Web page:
Hybrid robotic-assisted transversus abdominis release versus open transversus abdominis release: a comparison of short-term outcomes.

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Hernia : the Journal of Hernias and Abdominal Wall Surgery


BACKGROUND: Although the open transversus abdominis release (oTAR) is an effective operation for large ventral hernias, it is historically associated with a relatively long length of stay. Robotic retromuscular transversus abdominis release (rTAR) allows minimally invasive repair of complex ventral hernias with shorter length of stay (LOS) compared to open repairs (TAR), but hybrid robotic TAR (hrTAR), partial open intervention via incision through the overlying hernia sac for fascial closure, may be required to accomplish effective repair of large defects. We compare LOS and short-term outcomes of a cohort of our hrTAR patients to our historical oTAR patients.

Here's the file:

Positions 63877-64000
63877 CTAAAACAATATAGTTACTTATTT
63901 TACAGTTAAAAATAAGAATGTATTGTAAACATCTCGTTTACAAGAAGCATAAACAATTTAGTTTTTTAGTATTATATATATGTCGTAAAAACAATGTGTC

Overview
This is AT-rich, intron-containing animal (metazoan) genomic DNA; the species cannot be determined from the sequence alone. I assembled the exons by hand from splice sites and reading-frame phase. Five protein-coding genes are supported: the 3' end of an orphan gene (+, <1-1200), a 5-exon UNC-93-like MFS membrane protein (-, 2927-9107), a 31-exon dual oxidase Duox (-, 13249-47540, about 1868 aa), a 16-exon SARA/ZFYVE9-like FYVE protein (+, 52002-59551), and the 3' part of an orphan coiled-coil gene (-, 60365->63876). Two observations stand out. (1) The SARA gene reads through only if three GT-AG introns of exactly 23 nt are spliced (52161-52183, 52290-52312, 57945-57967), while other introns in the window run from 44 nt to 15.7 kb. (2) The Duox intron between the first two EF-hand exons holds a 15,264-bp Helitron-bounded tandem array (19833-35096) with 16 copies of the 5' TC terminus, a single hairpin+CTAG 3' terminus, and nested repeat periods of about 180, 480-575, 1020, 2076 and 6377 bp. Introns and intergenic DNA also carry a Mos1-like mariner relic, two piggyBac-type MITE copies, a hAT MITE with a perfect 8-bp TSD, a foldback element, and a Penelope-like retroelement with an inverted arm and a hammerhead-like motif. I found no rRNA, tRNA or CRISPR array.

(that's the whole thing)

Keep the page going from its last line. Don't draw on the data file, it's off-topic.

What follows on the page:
METHODS: All hrTAR performed in our institution between November 2015 and July 2017 contained in a prospectively maintained robotic database and/or in the Americas Hernia Society Quality Collaborative (AHSQC) database were analyzed. Additionally, open TAR patients maintained in a prospective personal database and/or in the AHSQC from September 2013 to August 2016 were similarly analyzed and compared with hrTAR patients.

RESULTS: 134 TAR patients and 49 hrTAR patients were analyzed. Age, gender, BMI, HTN, DM, and proportion of recurrent hernia were not significantly different. Hernia width (14.3 cm vs 14.0 cm, p = 0.80) and length (21.9 vs 20.0 cm, p = 0.10) were similar between groups. Mean operative times did not differ significantly between groups (274 min vs 304 min p = 0.06). Thirty day wound events including SSI and SSOPI were not significantly different between groups. LOS was significantly shorter in the hrTAR group (3 vs 7 days, p ≤ 0.001).

CONCLUSION: Hybrid robotic transversus abdominis release (hrTAR) may be performed with significantly lower LOS, similar wound morbidity and complication profile compared to open TAR. This novel surgical technique provides a minimally invasive option for a challenging subset of large ventral hernias which cannot be treated effectively with a purely robotic approach and would traditionally require and open operation.





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